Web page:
Your Cataracts

Ophthalmologists Dr. McNaughton & Surgical Technician

Cataracts are a clouding of the natural lens inside your eye which causes your vision to gradually degrade. The only treatment is surgery, and cataract surgery is the most common procedure we perform. The surgery is typically performed at the outpatient CoxHealth Surgery Center. The cataract from one eye is removed first, and if necessary, the second one is removed a couple of weeks later.

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Two Types Of Cataracts

It was football’s colorful coach Bum Phillips who famously said, “There’s just two types of coaches…them that’s been fired and them that’s gonna be.” When it comes to cataracts, something similar could be said, with only a slight twist. There’s just two types of cataracts…them that’s been removed, and them that’s gonna be. While neither quip is completely accurate, they both convey a truth. For most of us, it is simply a matter of time before we are faced with the need for cataract surgery. In fact, over 20 million Americans over age 40 are affected by cataracts, and those numbers continue to climb as our population ages.

A cataract is simply a cloudy lens inside the eye. The lens sits behind the pupil and focuses the light that passes through it. There are multiple types of cataracts, and they can affect people of any age, even newborn babies. Some cataracts are the result of steroid use or radiation. These typically cause a frosted glass appearance on the backside of the lens and can progress within a matter of months. Other cataracts are associated with systemic diseases, medications, or injuries. They can appear blue, white, or resemble Christmas tree lights or bicycle spokes.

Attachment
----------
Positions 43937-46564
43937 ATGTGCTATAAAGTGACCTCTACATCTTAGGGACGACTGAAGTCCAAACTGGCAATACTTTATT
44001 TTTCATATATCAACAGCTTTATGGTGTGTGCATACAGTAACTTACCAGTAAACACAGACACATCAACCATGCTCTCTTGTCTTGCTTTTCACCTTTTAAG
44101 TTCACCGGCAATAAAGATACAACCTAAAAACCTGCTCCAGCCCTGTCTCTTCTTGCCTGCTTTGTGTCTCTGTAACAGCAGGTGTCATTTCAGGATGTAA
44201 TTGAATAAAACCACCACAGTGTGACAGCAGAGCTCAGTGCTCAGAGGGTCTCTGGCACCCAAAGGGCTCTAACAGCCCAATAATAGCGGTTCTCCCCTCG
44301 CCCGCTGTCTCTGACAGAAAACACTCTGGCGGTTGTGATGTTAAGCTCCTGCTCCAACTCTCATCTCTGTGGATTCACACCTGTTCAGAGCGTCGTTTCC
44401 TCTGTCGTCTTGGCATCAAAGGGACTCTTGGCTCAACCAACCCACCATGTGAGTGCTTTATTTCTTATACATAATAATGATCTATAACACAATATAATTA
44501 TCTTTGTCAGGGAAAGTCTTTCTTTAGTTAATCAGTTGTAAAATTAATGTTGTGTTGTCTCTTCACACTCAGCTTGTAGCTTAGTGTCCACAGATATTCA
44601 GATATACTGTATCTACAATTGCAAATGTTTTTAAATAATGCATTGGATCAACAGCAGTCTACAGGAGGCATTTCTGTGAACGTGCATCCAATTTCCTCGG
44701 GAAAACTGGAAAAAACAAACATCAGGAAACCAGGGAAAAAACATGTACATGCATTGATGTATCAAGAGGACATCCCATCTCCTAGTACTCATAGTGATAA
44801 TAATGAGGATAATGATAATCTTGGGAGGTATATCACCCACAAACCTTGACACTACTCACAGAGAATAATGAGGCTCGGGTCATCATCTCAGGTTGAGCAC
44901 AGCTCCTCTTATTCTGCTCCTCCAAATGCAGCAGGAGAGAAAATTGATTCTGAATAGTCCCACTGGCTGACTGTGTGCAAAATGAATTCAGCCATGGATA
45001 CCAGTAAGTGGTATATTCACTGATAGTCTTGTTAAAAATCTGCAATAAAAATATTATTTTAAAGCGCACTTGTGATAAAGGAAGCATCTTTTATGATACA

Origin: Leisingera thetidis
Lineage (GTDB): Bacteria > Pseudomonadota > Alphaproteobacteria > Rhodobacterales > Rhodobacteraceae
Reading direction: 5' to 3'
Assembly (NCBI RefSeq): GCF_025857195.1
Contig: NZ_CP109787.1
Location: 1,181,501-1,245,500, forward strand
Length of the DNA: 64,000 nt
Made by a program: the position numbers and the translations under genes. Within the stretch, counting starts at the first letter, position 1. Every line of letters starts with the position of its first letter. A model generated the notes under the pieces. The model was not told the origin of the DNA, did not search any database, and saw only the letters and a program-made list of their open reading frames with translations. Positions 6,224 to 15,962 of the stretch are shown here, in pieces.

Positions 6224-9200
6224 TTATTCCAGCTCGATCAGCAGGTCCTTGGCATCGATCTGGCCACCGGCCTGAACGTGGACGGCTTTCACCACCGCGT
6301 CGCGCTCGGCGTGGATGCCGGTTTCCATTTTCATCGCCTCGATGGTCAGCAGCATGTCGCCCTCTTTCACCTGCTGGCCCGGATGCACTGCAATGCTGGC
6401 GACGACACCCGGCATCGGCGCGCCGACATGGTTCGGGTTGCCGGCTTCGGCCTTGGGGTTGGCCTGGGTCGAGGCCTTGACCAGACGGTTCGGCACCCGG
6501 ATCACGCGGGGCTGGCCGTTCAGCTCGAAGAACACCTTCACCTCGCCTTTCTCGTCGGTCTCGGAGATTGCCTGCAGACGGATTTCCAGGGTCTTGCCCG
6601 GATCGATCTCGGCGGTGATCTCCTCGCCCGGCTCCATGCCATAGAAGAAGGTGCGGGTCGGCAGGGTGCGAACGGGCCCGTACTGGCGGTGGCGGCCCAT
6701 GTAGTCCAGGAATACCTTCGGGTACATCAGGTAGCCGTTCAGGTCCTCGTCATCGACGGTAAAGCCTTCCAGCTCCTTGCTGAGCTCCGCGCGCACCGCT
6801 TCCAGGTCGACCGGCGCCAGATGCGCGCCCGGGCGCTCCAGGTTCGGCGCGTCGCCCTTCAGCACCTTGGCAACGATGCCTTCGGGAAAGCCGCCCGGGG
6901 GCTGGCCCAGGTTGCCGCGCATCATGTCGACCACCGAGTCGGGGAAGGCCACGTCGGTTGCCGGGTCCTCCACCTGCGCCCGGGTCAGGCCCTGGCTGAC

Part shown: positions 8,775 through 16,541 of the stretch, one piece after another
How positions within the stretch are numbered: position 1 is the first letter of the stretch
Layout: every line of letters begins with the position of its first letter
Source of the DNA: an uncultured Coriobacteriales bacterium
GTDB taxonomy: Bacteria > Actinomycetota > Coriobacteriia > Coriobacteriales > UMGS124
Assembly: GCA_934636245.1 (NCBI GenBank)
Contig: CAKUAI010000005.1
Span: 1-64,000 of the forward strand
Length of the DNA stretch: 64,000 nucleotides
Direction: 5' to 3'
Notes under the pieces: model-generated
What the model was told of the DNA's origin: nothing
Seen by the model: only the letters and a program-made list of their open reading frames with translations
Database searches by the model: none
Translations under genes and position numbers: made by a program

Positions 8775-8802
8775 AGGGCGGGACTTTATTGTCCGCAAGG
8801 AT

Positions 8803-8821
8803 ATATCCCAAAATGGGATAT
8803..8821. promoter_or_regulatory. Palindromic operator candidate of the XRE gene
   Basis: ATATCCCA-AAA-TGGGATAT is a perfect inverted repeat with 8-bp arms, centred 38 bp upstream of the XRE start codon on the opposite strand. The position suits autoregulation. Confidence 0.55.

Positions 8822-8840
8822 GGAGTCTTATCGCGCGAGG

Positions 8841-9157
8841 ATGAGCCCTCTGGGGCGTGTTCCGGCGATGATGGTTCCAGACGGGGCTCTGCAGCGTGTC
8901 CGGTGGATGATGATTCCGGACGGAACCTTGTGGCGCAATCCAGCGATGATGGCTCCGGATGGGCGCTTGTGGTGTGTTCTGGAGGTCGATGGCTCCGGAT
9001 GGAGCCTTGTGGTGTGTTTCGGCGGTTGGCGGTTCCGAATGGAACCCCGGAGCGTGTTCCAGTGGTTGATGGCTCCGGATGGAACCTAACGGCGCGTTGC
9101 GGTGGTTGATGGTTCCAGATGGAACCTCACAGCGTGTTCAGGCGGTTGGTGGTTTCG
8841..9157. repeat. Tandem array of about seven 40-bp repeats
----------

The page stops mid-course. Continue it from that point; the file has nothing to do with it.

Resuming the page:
The vast majority of cataracts, however, are simply part of the normal aging process. Like wrinkles, given enough birthdays, everybody will earn them. The difference is that wrinkles affect how you look, and cataracts affect how you see. The natural lens in your eye adds layers like an onion from birth, and eventually the material in the center becomes denser and turns amber-colored. These age related, or “nuclear sclerotic”, cataracts are not a disease in the same sense as macular degeneration or glaucoma, but are simply a part of being human. If you are fortunate to live long enough, they will need to be removed to restore clear vision. Most people will have the first signs of cataracts on their eye exam in their 50’s or 60’s, and will choose to have their cataracts removed in their 70’s or 80’s.


Many people wonder if there are any drops or pills that can get rid of their cataracts. While it would be convenient to simply put in an eye drop and have your cataracts melt away, surgery is still the only treatment available. Any drops that are marketed as a cure for cataracts will be sure to disappoint. Others wonder whether cataracts can be prevented. It is likely that limiting excessive exposure to ultraviolet light and avoiding smoking will help, but ultimately these lifestyle changes only slow down cataract progression. Likewise, the largest U.S. studies of vitamins have shown very limited or no significant benefit in cataract prevention.